Two mutants of the Chinese hamster cell line V79-4 (irs1 and irs2) were previously isolated on the basis of their hypersensitivity (2- to 3-fold) to cell inactivation by ionizing radiation. One of these mutants, irs1, displays an unusual phenotype of cross-sensitivity to other varied genotoxic agents including UV light (2- to 3-fold), ethyl methanesulphonate (̃ 10-fold) and mitomycin C (̃ 60-fold). The possibility that these sensitivities might be due to more than one gene mutation in irs1 was investigated. Hybrids formed between irs1 and human lymphocytes were isolated in which the mitomycin C (MMC) sensitivity of irs1 was corrected by complementing human chromosomal material. These MMC-resistant hybrids and their subclones also showed concordant correction of the γ-ray, UV and EMS sensitivities of irs1, suggesting that a single gene defect is most likely responsible for the phenotype of irs1. In addition it was shown that the MMC-sensitivity of irs1 is complemented by four CHO cell mutants (UV20, UV41, UV-1 and irs1SF), which also display extreme sensitivity to MMC. Mutants irs1, irs1SF and UV-1 define three new complementation groups for MMC sensitivity. The biochemical nature of the ionizing radiation sensitivity of irs1 and irs2 was also investigated. The production and repair of DNA single- and double-strand breaks were studied using the techniques of alkaline and neutral elution, respectively. Irs1 and irs2 both showed repair kinetics for each lesion that are indistinguishable from wild-type. Analysis of the rate of DNA synthesis following γ-irradiation showed irs1 to have a dose-dependent inhibition similar to that of wild-type. In irs2, however, synthesis was significantly resistant to inhibition. The responses of irs1 and irs2 have some similarities to those of cells from persons with the cancer-prone syndrome ataxia telangiectasia (AT), but the dissimilarities between both irs mutants and AT cell lines suggest that the primary defects are distinct.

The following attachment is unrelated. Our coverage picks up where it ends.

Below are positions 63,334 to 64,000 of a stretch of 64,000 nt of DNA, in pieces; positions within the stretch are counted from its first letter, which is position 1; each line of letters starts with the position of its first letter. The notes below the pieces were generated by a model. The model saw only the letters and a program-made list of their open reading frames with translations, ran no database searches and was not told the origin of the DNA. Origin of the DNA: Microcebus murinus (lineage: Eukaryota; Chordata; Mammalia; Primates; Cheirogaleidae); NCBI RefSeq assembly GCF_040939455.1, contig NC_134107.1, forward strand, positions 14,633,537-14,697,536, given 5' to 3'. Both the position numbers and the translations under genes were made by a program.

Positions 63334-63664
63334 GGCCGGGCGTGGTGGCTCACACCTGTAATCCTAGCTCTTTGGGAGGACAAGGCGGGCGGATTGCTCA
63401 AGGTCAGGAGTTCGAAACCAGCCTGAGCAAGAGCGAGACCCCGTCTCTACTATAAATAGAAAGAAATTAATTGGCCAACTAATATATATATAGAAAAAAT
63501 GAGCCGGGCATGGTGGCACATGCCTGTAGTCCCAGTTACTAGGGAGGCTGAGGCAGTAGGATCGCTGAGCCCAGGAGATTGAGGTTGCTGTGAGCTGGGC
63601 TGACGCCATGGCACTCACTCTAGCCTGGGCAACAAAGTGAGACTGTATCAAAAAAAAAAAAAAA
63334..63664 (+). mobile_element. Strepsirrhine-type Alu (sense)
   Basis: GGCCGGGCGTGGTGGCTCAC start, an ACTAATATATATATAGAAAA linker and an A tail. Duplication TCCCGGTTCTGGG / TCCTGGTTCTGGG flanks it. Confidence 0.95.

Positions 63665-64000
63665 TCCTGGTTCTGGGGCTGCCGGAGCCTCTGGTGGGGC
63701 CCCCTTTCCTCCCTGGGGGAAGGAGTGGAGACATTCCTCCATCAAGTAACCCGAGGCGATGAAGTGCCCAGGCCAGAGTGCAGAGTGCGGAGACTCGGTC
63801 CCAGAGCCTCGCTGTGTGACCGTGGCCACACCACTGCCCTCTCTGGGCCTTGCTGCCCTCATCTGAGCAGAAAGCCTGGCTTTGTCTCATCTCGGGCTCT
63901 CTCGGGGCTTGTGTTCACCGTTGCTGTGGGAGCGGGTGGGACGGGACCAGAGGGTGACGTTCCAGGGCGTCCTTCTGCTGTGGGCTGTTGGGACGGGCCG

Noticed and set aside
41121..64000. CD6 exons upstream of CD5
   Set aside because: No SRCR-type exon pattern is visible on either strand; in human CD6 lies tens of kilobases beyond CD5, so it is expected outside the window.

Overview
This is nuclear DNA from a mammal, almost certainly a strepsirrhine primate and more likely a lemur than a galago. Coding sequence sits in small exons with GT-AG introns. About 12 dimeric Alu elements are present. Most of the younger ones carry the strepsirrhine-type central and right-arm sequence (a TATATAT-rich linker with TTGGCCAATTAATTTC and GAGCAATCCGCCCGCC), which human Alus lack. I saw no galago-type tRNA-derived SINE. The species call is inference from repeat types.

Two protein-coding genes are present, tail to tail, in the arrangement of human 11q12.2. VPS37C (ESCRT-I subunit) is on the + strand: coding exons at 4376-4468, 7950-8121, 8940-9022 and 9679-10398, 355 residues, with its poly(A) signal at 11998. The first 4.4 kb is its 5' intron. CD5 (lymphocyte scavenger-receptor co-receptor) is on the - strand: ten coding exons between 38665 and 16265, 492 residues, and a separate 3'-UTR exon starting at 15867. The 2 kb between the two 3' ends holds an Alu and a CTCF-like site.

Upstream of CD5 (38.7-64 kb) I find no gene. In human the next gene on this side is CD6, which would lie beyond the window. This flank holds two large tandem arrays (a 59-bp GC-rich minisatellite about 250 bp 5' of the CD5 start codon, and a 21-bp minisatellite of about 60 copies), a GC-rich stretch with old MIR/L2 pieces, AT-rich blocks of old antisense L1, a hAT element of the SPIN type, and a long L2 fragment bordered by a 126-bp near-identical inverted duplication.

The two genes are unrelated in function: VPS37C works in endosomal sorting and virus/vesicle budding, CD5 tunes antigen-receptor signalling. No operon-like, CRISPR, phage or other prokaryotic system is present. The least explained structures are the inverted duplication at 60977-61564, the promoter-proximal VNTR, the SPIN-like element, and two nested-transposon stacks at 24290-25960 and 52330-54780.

ASJC Scopus subject areas
- Statistics, Probability and Uncertainty
- Applied Mathematics
- Health, Toxicology and Mutagenesis